1  
No, the Next method does not depend on timing information. Could it be that you are instantiating the Random object repeatedly despite it being static? Could you paste the part of the code where you have new Random()? –  Douglas Jan 20 '12 at 23:50

A common pitfall with Random is to create a new instance each time you need a random value.

for (int i = 0; i < 1000; i++) {
   var random = new Random();
   list.Add(random.Next());
}

This does not work as expected, since Random uses the actual time to create the first random value. However, the time clock has a limited resolution. It can be that several succeeding iterations return the same time and thus the same (pseudo) random value!

The solution is to create random only once.

var random = new Random();
for (int i = 0; i < 1000; i++) {
   list.Add(random.Next());
}

You could also declare random as a static class member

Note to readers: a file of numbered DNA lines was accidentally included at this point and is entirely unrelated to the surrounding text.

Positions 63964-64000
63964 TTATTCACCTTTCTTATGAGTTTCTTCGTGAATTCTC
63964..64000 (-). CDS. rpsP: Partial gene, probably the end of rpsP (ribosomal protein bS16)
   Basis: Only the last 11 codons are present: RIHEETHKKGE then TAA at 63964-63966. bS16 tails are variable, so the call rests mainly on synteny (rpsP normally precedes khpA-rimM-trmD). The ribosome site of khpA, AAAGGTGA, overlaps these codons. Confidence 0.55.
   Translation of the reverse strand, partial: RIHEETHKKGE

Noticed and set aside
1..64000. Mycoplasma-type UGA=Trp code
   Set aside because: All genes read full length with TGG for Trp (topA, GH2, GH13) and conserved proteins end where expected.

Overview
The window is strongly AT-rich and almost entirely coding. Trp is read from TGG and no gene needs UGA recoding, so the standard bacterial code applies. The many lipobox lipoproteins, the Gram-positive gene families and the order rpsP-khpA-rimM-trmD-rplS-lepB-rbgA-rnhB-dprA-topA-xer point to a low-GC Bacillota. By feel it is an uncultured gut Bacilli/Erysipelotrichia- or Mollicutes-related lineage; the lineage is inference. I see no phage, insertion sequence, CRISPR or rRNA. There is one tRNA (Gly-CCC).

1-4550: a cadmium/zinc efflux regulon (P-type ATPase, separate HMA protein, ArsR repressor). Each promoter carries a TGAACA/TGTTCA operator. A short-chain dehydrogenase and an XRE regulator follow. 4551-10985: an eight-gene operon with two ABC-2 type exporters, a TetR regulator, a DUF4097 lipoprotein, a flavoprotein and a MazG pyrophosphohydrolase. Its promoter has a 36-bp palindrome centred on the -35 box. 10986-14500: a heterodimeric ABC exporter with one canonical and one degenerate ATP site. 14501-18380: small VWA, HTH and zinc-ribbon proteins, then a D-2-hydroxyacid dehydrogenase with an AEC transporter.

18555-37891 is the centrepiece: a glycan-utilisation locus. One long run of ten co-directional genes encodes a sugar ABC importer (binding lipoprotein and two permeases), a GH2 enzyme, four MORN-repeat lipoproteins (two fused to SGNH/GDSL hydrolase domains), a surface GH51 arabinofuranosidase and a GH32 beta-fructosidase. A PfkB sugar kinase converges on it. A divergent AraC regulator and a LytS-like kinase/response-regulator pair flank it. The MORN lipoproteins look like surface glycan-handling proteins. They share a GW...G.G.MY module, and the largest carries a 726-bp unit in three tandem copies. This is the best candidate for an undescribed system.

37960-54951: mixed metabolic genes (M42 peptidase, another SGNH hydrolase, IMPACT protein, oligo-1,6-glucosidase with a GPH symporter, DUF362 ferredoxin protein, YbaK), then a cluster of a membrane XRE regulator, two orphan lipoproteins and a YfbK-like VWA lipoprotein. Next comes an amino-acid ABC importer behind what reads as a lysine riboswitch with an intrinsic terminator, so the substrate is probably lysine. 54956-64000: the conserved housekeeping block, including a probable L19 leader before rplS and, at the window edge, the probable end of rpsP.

public static readonly Random RandomGenerator = new Random();
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Or pass in a reference to an existing Random generator public Student(Random randomGenerator) –  EtherDragon Jan 20 '12 at 23:14
1  
It would have been a good and easy solution, if Microsoft provided a static property in the Random class. int x = Random.Default.Next(); –  Olivier Jacot-Descombes Jan 20 '12 at 23:20
    
@OlivierJacot-Descombes: You could do this yourself via encapsulation. –  Sam Axe Jan 21 '12 at 0:05
    
@Boo: That's what I did on the last line of my answer. What I meant was, why does every programmer have to solve it again? It would have been handy if the solution was in the BCL. –  Olivier Jacot-Descombes Jan 21 '12 at 0:12
    
@OlivierJacot-Descombes It doesn't exist, since calling Next() from multiple threads isn't safe. –  Generic Comrade Jun 9 '13 at 17:10

A random number generator uses the system time as a seed. I wonder if you are possibly declaring a new generator and calling it before the system has time to move on to its next increment. The processor cycles are actually more than often faster than the system clock. Can you post a code example?

I would suggest declaring a Static generator as either a class property or somewhere else accessible, instantiate it as final. This will guarantee that you wont be overwriting the generator with another.